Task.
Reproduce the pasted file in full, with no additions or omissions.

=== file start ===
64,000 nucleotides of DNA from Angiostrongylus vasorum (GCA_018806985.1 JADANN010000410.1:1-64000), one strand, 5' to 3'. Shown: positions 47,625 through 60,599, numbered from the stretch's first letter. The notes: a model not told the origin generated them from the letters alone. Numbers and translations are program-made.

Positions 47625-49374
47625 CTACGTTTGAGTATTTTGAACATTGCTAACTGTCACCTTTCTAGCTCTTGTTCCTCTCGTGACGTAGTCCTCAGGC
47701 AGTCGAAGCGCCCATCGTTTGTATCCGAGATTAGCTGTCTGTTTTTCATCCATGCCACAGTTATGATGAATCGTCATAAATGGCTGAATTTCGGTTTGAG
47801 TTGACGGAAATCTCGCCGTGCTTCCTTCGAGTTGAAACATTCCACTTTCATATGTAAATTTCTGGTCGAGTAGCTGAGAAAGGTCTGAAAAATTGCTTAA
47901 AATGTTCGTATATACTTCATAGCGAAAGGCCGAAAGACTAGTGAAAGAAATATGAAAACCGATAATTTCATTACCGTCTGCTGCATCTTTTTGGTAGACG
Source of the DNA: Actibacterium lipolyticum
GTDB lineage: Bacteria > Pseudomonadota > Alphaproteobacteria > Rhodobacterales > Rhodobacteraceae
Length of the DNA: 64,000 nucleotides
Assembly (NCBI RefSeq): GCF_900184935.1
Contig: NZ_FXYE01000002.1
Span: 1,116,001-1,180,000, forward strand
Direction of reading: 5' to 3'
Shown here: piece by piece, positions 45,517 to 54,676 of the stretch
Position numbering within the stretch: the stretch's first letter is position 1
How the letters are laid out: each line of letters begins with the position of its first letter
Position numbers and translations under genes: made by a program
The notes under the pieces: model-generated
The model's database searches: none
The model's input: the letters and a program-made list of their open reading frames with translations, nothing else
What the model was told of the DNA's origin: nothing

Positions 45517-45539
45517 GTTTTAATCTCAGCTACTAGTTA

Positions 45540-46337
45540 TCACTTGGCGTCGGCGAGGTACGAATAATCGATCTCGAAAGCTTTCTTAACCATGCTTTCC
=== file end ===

64,000 nucleotides of DNA from Angiostrongylus vasorum (GCA_018806985.1 JADANN010000410.1:1-64000), one strand, 5' to 3'. Shown: positions 47,625 through 60,599, numbered from the stretch's first letter. The notes: a model not told the origin generated them from the letters alone. Numbers and translations are program-made.

Positions 47625-49374
47625 CTACGTTTGAGTATTTTGAACATTGCTAACTGTCACCTTTCTAGCTCTTGTTCCTCTCGTGACGTAGTCCTCAGGC
47701 AGTCGAAGCGCCCATCGTTTGTATCCGAGATTAGCTGTCTGTTTTTCATCCATGCCACAGTTATGATGAATCGTCATAAATGGCTGAATTTCGGTTTGAG
47801 TTGACGGAAATCTCGCCGTGCTTCCTTCGAGTTGAAACATTCCACTTTCATATGTAAATTTCTGGTCGAGTAGCTGAGAAAGGTCTGAAAAATTGCTTAA
47901 AATGTTCGTATATACTTCATAGCGAAAGGCCGAAAGACTAGTGAAAGAAATATGAAAACCGATAATTTCATTACCGTCTGCTGCATCTTTTTGGTAGACG
Source of the DNA: Actibacterium lipolyticum
GTDB lineage: Bacteria > Pseudomonadota > Alphaproteobacteria > Rhodobacterales > Rhodobacteraceae
Length of the DNA: 64,000 nucleotides
Assembly (NCBI RefSeq): GCF_900184935.1
Contig: NZ_FXYE01000002.1
Span: 1,116,001-1,180,000, forward strand
Direction of reading: 5' to 3'
Shown here: piece by piece, positions 45,517 to 54,676 of the stretch
Position numbering within the stretch: the stretch's first letter is position 1
How the letters are laid out: each line of letters begins with the position of its first letter
Position numbers and translations under genes: made by a program
The notes under the pieces: model-generated
The model's database searches: none
The model's input: the letters and a program-made list of their open reading frames with translations, nothing else
What the model was told of the DNA's origin: nothing

Positions 45517-45539
45517 GTTTTAATCTCAGCTACTAGTTA

Positions 45540-46337
45540 TCACTTGGCGTCGGCGAGGTACGAATAATCGATCTCGAAAGCTTTCTTAACCATGCTTTCC